[Humanist] 28.224 DH2015 news
Humanist Discussion Group
willard.mccarty at mccarty.org.uk
Wed Jul 23 19:11:13 CEST 2014
Humanist Discussion Group, Vol. 28, No. 224.
Department of Digital Humanities, King's College London
Submit to: humanist at lists.digitalhumanities.org
Date: Wed, 23 Jul 2014 05:28:18 +0000
From: Jason Ensor <J.Ensor at uws.edu.au>
Subject: DH2015 news
In-Reply-To: <53C6C4CE.4050108 at mccarty.org.uk>
Attendees of the Digital Humanities 2014 conference in Lausanne, Switzerland, will have heard Paul Arthur, Harold Short and Jason Ensor present an overview of the next such event, to be held at the University of Western Sydney, Australia, in 2015. This will be the first time in its 26-year history that the annual conference of the Alliance of Digital Humanities Organizations (ADHO) has been held outside of Europe and North America.
In their conference bags DH2014 Conference attendees were also given a special flyer designed by Western Sydney's own Rabbit Hole initiative, (http://www.hca.uws.edu.au/rabbithole/), attached here. Note also that the conference website has just gone live at http://www.dh2015.org.
You may already be aware that the University of Western Sydney was recently ranked by the Times Higher Education Supplement among the top 100 universities under the age of 50. This ranking comes from work over many years to build strength in teaching and research, especially in disciplines with actual or potential connection to the communities among which the University is situated. As a result the institution is not only forward-looking but also presents several opportunities for digital humanities to develop in new directions. Inevitably an Australasian university looks on the world differently and develops different emphases as well as draws attention to the global reach of digital humanities.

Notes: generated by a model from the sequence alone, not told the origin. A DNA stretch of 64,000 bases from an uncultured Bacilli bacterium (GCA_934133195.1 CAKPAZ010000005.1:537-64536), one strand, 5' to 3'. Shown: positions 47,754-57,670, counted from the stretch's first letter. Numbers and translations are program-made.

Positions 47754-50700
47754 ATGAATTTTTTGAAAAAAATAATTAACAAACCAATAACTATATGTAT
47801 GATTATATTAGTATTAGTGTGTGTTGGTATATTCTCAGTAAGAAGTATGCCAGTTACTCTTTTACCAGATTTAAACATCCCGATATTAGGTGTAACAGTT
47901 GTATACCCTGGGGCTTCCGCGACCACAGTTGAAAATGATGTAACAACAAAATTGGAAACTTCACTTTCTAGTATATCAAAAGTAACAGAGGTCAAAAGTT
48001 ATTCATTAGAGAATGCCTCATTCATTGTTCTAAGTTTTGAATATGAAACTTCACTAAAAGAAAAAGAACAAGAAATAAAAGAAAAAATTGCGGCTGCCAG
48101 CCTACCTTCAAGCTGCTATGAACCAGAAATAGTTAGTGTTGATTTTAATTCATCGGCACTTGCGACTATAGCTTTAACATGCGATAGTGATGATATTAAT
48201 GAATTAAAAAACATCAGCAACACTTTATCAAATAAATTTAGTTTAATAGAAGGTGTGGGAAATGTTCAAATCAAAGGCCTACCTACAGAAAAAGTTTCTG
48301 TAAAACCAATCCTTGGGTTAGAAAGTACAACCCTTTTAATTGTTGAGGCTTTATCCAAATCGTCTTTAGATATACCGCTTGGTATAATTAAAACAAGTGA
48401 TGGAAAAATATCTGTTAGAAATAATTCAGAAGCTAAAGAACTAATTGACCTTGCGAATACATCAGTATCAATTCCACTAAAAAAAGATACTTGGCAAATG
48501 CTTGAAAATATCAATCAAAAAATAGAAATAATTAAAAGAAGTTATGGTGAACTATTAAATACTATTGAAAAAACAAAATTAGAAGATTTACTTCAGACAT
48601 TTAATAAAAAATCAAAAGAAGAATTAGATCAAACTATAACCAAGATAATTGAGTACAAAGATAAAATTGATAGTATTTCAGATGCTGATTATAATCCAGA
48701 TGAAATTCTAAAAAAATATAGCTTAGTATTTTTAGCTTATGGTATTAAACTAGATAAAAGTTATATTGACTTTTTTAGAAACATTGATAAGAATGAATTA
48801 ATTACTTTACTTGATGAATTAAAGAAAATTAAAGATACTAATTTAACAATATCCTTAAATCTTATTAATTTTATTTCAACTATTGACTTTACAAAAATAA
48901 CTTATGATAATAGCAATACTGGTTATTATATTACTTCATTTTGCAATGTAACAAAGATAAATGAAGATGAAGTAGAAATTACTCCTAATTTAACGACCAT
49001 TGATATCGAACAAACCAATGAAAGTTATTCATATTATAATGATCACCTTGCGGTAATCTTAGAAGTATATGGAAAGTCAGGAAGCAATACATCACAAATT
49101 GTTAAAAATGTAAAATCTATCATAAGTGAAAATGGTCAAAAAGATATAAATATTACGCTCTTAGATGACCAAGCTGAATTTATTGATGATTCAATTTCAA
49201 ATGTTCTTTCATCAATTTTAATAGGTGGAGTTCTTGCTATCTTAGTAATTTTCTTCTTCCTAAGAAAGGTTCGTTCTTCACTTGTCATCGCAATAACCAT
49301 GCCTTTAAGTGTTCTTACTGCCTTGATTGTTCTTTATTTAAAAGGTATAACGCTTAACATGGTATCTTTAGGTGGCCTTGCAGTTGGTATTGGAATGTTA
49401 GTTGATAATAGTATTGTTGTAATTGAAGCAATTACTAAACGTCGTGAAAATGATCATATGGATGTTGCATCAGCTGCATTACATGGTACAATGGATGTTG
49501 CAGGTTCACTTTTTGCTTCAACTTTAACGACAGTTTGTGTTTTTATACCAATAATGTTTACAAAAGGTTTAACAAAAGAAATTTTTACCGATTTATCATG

As may be obvious from the website, considerable effort is being put into making potential attendees aware of all that Australia has to offer the visitor, including natural sites of astonishing beauty, Aboriginal cultures continuous for the last 40-60,000 years and vibrant modern cities with numerous opportunities for day-trips. We strongly encourage attendees of DH2015 to allot as much time as possible to see a bit of these and will provide several suggestions for extra-academic travel.
All the best,
Digital Humanities Research Group
University of Western Sydney
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